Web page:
Picture yourself sitting in the cafeteria during your lunch period. Now imagine a kid you know from class sits down across from you at the table. You recognize each other. You both say “hi,” and comment on how crowded it is in the lunchroom. Then what?
For some people, the answer is obvious. Those people could probably think of a dozen things to say next, and imagine endless directions for the conversation to go in. But for others, it’s a little bit trickier.
If you find yourself at a loss for what to say in a conversation, you might find it difficult and stressful to get through any social situation. It may be easier for you to simply keep to yourself, even when that means missing out on opportunities to make friends and have fun. As you’ve probably figured out by now, you’ve got to learn how to talk to people if you’re going to form meaningful relationships.
This would be much easier if there was a magic formula for conversations, but unfortunately it’s a bit more complicated than that. The conversations you have will vary depending on who you’re talking to, and what you’re talking about. There is no one set of subjects that will interest everyone. There are, however, a few keys to getting a conversation going that you might find helpful. Check them out:
- Keep it Simple. Simple subjects tend to be the easiest place to find common ground. Don’t make it your goal to impress the person you’re talking to with obscure knowledge on random topics. Instead, start a conversation you both can contribute to using your experiences instead of your trivia knowledge. Ask the other person how their day is going, if they’re liking any of their classes, or if they have anything special planned for the weekend. You may find that the conversation evolves and takes somewhere unexpected, but it’s helpful to first build up the comfort level with simple subjects.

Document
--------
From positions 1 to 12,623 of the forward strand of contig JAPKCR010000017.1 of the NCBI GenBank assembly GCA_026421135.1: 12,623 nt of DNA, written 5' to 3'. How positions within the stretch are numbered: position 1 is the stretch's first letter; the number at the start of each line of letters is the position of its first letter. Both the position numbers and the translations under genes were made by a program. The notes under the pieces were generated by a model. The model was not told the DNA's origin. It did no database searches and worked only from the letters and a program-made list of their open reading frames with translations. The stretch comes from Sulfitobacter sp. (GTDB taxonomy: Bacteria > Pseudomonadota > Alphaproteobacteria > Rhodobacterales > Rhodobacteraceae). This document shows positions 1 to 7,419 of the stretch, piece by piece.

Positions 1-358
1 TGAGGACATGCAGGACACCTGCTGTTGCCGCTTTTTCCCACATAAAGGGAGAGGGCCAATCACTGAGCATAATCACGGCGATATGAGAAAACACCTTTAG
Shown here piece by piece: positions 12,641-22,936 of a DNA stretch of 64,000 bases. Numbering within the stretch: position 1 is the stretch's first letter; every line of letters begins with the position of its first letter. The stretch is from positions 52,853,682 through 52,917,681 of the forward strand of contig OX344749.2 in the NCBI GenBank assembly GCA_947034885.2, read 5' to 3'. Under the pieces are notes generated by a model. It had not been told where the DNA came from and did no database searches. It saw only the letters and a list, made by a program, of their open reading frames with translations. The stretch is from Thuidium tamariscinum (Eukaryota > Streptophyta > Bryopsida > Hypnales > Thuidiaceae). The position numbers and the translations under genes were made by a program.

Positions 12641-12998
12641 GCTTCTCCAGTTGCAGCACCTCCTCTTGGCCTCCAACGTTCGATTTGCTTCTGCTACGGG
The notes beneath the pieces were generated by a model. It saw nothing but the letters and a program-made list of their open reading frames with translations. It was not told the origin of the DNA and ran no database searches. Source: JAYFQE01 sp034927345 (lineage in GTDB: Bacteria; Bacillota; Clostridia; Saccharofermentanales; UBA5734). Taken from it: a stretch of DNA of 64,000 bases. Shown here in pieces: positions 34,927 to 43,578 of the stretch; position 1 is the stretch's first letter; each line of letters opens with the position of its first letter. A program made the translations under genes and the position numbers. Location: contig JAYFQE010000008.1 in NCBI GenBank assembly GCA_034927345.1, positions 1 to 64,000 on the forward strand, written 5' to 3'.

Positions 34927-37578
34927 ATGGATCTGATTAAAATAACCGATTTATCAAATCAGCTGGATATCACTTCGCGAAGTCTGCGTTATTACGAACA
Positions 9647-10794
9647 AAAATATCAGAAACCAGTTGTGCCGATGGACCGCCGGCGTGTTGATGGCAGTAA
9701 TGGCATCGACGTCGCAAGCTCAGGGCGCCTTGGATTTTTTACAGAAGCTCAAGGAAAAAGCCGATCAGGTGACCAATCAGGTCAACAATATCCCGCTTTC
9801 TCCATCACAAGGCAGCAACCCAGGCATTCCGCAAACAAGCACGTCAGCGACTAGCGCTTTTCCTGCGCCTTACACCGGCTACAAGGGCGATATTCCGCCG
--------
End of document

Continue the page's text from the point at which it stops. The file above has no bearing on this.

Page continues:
- Explain Your Answers. That may sound like an instruction for a test question, but it’s actually a helpful way to keep a conversation from falling flat. Nothing kills a conversation faster than one word answers, so don’t be afraid to expand a little. If that kid at your lunch table asks how your day is going, don’t just leave it at “good.” Tell him why it’s been good. Did a teacher that usually assigns tons of homework give your class the night off? Did you find out you made the sports team you tried out for? The more you’re able to share, the more potential conversation topics you’ve opened up.
- Let Conversation Flow. In a way, conversations are a little like a word association game. Someone says something that reminds you of a story, so you decide to tell it. Then your story sparks a memory that the other person decides to share, and it continues on like that. Don’t be afraid of steering the conversation in a new direction, as long as you offer a quick explanation to explain the change in subjects. Simple phrases like “Your story reminds me of the time I…” or “It’s funny you should mention that. It made of think of…” should do the trick, and keep everyone from getting lost.
The more comfortable you get with a person, the easier conversation usually becomes. Of course, sometimes you’ll find that a conversation just isn’t going anywhere. It might turn out that you don’t have much in common with the person you’re speaking to, or maybe they just don’t feel like talking. In those cases, it’s okay to move on from the conversation, but don’t let it discourage you. When you find someone that has the potential to become a friend, it’s worth making the effort to get to know them.
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